Almost done with the box. There wasn't too much stuff in there, not really.

At this point it was starting to dawn on me that my reasons for avoiding this box might not have been entirely about the physical hassle of dealing with the contents.

All that was left were two tote bags, one soft briefcase, and an old army surplus backpack. I started to go through them, wanting to throw out any trash in them before I tucked them away for future use.

Some time ago, I realized that I could date my last use of a bag or purse by the forgotten scraps of contents that were left in it. Since living with T (who was diabetic), I had another date marker to use - the type of candy or candy wrappers I found.

The last time I carried the breifcase was when my friend A and I went to Boston for my brother's surgery this winter. I found maps of the hospital area and throat lozenges (but no candy).

One of the totes was from when I was acutely sick with Lyme. There were large individually wrapped mint Lifesavers candies. It also had a plastic biohazard bag which contained two unused vacutainers and a paper lab requisition.

The other tote and the army backpack were from earlier, before the Lyme. In the second tote, were wrappers from ginger candies and sand from the last time I went to the beach with T and his family. In July 2004, T had gone down to Rhode Island with the fam for the better part of a week. We had planned for me to come on his last night since I refused to put myself and T through a whole week's worth of my rapidly decreasing tolerance for his family's shit. On T's last day there it was cold with rain and fog which the forecasts predicted for the rest of the week. T's father, who stated his disappointment at missing a beach day, started acting petulant while breakfast plans were being made. Everyone seemed in a foul mood.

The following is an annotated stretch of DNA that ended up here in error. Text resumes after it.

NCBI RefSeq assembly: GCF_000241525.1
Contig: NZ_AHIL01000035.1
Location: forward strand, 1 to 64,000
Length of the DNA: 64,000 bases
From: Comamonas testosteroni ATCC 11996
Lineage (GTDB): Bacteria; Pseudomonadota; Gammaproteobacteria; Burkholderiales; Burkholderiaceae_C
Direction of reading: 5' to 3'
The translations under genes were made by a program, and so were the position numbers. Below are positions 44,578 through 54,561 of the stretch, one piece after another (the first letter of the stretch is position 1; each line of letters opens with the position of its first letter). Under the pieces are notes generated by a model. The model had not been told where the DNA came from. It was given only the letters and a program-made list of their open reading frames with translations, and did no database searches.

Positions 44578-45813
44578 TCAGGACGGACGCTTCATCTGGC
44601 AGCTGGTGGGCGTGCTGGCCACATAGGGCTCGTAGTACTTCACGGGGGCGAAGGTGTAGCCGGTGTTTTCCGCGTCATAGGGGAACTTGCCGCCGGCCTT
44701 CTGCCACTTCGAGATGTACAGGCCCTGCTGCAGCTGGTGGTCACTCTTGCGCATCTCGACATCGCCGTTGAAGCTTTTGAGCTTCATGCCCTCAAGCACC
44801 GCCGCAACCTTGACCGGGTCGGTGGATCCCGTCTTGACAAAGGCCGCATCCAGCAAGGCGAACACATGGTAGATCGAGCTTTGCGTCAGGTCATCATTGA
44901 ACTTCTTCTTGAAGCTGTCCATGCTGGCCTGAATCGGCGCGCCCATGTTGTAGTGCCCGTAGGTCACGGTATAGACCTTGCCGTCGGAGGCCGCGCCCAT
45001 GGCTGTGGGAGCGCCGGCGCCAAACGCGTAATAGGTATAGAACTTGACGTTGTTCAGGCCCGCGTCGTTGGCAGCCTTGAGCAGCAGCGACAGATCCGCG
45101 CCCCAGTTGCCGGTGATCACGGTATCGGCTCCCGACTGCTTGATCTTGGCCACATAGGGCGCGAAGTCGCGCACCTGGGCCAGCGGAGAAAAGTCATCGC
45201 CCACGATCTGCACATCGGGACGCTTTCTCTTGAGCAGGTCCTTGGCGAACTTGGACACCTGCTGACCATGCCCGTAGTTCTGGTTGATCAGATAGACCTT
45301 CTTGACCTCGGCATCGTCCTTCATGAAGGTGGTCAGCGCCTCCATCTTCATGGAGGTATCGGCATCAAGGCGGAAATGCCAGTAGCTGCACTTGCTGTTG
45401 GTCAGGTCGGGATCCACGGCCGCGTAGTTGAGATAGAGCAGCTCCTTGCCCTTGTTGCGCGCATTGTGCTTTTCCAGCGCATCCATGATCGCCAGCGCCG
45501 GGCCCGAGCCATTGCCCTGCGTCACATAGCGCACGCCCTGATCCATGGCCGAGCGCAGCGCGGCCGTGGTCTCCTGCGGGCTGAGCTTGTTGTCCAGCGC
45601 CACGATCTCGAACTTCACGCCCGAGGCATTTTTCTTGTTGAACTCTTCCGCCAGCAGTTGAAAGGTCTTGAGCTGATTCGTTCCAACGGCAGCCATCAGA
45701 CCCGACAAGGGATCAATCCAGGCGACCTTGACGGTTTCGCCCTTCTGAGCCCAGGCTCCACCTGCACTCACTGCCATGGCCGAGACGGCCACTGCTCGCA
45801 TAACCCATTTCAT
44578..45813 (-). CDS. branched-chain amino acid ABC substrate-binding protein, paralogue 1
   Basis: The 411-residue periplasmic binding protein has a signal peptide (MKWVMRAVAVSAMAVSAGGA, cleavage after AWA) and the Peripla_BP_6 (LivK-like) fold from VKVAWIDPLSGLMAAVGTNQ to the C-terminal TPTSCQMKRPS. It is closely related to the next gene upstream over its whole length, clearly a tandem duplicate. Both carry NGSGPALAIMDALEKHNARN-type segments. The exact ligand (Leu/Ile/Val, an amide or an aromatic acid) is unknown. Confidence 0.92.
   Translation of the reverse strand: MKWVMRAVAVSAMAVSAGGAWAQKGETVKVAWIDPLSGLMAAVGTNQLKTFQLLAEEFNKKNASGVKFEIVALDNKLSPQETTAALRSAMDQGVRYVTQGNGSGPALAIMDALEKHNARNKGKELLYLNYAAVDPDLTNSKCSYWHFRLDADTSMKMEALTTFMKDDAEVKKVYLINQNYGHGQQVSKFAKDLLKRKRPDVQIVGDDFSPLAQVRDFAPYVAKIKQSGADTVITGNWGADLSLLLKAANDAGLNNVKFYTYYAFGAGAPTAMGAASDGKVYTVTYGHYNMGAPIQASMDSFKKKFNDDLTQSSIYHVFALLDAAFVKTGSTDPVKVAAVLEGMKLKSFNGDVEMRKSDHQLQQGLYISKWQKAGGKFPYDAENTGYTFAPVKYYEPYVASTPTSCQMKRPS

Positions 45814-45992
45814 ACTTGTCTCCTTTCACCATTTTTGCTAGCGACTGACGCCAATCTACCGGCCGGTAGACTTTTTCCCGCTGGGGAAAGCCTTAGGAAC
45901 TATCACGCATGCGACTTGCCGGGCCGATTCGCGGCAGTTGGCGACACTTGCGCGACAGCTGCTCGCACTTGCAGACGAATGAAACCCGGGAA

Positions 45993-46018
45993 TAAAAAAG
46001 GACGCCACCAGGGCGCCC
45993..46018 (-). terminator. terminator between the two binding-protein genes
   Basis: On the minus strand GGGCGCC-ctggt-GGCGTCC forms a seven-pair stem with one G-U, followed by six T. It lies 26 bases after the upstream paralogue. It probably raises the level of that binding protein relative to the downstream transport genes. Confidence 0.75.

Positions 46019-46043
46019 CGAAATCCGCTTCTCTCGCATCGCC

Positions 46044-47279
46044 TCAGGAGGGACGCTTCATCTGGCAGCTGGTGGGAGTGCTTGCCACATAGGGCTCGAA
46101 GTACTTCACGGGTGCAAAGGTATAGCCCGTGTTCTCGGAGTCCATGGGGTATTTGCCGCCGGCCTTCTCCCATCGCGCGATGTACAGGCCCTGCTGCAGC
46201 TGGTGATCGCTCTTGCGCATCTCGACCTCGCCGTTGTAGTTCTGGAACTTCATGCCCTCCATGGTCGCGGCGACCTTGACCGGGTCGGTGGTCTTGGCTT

I felt a panicky moment where I deeply believed my lack of enthusiasm for E___ family fun was covertly to blame for everyone's rotten mood, but then I chastized myself for being paranoid and self centered. Whatever was going on with them wasn't about me. It was about them. Remnants of guilt caused me to cancel plans T and I had for going out for breakfast ourselves and agree to eat with his family.

Rather than stick around while the remaining family members argued about breakfast, T and I went for a walk promising to be back in time for whatever was decided. We walked over a mile before returning to his family's nearly done breakfast. There was clear evidence of some kind of catastrophe that I was immensely glad to have avoided: grandma had made a literal tower of toast; on the stove T's mother stared into a large pan swamped with barely cooking eggs while T's father yelled from the other room that she was burning them; T's sister in law and brother (the favorite son) were locked in a silent but obvious fight as they made their way out the door; and someone had turned on the TV so the living room was filled with the sounds of George Bush giving a speech on the economy.

T and my prebreakfast walk was the longest one I had taken since I had been sick with the Lyme. My knees started to feel screamingly sore about half way in, but it was good to just walk and walk and walk as if we never had to come back to the house.

I shook the sand and wrappers from my bag into the trash and wondered what T does when he finds debris like this.

The backpack was from years ago. I found a pen that I immediately recognized as one T had used when we were first dating. It had settled deep into one of the backpack pockets. There was a half used tube of mellon flavored lip balm I bought for T the Easter we lived in W___. We dyed eggs that year. T made strange and random colors that looked like blood or sunsets. The lip balm was mixed in with the pastel foil wrappers from chocolate eggs. I almost opened the balm but decided it would be too much for me to smell how his lips had tasted when we still loved one another.

I threw it all out and I am going to wash the bags later this weekend.
I remind myself that I am mourning the loss of myself happy with him as much if not more than I am mourning the loss of him.

My lab-mate called to invite me out for pizza tonight. I'm going, which is good because I think otherwise I'd sit here wallowing. It's too pretty today to wallow. I'll have plenty of time to wallow in December.

Now, for an amusing diversion: Go check this out. It is truly amazingly funny as hell.
Don't read it on a full bladder or while you are eating.